Arms inquiry continues

2014-10-09 07:48
The commission is investigating allegations of corruption in the controversial multi-billion rand arms deal. (AFP)

The commission is investigating allegations of corruption in the controversial multi-billion rand arms deal. (AFP)

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Pretoria - The Seriti Commission of Inquiry into the 1999 arms deal is expected to continue on Thursday.

Arms deal critic Terry Crawford-Browne told the inquiry's hearings in Pretoria on Wednesday that former defence minister Joe Modise was poisoned and of plans to ascribe his death to cancer.

He said he was told this by Bheki Jacobs, who is also known as Uranin Vladimir, Hassan Solomon, and Hassan Osman. Jacobs died at his mother's home in 2008 after a six-month battle with cancer.

Crawford-Browne said Jacobs was an African National Congress functionary, trained in the Soviet Union as an intelligence operative.

Crawford-Browne also testified that there were allegations that when SA Communist Party general secretary Chris Hani was assassinated in 1993, he was on the verge of exposing Modise's involvement in, and corruption relating to, the arms deal.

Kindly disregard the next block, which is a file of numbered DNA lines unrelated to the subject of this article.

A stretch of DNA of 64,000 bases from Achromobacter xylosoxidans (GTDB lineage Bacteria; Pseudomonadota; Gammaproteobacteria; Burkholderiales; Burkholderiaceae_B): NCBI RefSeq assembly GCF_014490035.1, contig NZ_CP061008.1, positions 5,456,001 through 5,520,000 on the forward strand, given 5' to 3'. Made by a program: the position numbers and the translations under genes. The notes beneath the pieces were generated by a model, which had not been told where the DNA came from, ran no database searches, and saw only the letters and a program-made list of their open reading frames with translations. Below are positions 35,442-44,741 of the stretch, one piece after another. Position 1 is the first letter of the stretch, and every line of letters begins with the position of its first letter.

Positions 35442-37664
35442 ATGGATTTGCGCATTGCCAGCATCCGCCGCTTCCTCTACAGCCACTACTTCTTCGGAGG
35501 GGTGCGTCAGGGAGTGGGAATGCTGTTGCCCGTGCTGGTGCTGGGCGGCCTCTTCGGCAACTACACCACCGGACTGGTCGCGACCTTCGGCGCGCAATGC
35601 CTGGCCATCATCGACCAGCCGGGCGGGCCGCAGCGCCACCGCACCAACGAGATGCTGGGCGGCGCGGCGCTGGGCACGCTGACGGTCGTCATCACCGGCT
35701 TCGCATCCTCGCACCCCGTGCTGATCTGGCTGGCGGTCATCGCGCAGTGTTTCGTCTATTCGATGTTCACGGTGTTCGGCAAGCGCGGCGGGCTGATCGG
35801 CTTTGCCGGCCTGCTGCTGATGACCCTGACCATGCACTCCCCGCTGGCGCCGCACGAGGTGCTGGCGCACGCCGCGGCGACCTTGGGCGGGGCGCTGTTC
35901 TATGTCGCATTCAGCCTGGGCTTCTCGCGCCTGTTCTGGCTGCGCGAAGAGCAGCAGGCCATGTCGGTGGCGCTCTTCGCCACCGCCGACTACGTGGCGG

He said blaming Clive Derby-Lewis for Hani's murder was merely a red herring to blame white right-wing elements, diverting attention from the British arms industry.

Derby-Lewis was convicted of conspiring to kill Chris Hani by providing the gun Polish immigrant Janusz Walus used to kill him in the driveway of his home in Boksburg, on the East Rand, on April 10, 1993. The commission was appointed by President Jacob Zuma three years ago to investigate alleged corruption in the arms procurement deal.

The government acquired, among other hardware, 26 Gripen fighter aircraft and 24 Hawk lead-in fighter trainer aircraft for the air force, and frigates and submarines for the navy.

Read more on:    jacob zuma  |  clive derby-lewis  |  pretoria  |  arms deal

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